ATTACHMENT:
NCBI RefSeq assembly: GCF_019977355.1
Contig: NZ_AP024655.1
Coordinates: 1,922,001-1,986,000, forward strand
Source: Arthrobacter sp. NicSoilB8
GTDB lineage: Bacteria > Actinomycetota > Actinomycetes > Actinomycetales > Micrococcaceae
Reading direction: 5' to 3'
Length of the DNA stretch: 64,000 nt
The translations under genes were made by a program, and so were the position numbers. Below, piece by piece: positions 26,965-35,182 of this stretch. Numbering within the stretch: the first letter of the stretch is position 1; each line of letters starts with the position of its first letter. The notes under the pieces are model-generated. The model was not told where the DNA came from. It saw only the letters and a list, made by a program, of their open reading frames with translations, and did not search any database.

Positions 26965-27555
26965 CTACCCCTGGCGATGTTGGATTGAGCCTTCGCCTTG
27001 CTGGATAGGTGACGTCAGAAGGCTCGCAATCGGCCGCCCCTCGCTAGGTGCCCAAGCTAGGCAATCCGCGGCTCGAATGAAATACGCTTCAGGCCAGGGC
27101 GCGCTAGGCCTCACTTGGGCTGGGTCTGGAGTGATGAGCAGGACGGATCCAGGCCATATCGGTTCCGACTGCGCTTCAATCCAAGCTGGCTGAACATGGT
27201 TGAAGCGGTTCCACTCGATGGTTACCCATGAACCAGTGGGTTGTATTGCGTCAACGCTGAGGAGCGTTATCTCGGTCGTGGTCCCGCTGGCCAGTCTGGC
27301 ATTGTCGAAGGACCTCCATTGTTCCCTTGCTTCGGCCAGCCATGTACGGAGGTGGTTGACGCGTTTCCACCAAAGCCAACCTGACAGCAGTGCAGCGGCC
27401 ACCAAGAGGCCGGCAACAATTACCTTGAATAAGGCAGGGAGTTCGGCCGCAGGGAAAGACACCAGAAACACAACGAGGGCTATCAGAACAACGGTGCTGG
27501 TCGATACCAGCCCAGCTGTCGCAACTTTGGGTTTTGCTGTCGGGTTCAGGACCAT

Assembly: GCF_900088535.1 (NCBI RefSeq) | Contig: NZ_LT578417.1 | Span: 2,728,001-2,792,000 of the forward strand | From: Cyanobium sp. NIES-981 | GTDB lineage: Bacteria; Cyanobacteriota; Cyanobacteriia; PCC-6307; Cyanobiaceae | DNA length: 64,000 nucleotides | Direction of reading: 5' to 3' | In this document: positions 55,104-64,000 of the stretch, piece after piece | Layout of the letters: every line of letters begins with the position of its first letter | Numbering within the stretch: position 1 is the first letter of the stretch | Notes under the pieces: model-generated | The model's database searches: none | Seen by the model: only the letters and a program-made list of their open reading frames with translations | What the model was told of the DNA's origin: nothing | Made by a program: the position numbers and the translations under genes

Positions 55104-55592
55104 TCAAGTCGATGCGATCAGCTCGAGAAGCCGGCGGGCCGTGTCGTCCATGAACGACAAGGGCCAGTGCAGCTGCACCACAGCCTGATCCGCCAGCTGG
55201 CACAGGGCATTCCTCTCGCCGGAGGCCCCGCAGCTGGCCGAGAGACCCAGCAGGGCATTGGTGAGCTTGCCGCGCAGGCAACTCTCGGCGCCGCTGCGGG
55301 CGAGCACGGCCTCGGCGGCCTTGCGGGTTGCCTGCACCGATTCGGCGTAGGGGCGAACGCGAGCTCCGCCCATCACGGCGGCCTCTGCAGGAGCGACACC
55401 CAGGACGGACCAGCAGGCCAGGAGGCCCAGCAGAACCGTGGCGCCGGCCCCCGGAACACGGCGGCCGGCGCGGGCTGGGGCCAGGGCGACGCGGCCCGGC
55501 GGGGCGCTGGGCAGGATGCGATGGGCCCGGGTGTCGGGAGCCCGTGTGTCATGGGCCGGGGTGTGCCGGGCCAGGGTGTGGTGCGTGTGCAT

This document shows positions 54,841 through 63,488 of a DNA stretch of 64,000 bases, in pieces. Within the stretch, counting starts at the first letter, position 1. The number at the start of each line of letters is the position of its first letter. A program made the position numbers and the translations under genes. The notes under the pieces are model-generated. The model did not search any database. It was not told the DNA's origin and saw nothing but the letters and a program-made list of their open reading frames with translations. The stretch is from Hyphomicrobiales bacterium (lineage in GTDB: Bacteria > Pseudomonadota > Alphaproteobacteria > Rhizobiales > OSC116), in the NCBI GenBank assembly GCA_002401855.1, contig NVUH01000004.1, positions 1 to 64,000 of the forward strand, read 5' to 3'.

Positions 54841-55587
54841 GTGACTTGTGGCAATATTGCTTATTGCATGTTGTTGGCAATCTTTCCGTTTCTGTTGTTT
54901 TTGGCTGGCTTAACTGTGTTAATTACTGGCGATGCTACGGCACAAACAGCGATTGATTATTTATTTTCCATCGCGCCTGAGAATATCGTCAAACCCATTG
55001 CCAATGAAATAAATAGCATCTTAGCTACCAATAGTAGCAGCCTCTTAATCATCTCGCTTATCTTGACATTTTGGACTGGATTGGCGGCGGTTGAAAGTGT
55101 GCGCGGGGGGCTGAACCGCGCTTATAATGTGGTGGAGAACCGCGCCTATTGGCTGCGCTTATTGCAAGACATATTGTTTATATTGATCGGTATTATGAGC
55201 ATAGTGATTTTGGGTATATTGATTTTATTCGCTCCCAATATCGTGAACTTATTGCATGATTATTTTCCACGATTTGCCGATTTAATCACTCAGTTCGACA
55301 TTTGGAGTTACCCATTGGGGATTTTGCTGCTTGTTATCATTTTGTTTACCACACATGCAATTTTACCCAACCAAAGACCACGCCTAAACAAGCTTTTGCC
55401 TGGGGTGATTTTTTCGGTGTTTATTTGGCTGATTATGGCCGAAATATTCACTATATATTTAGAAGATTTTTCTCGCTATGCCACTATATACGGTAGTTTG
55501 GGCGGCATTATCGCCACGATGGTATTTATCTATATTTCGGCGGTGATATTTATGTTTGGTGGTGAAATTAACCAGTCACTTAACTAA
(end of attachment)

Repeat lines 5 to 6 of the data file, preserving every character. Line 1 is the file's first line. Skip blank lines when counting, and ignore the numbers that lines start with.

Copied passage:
GTDB lineage: Bacteria > Actinomycetota > Actinomycetes > Actinomycetales > Micrococcaceae
Reading direction: 5' to 3'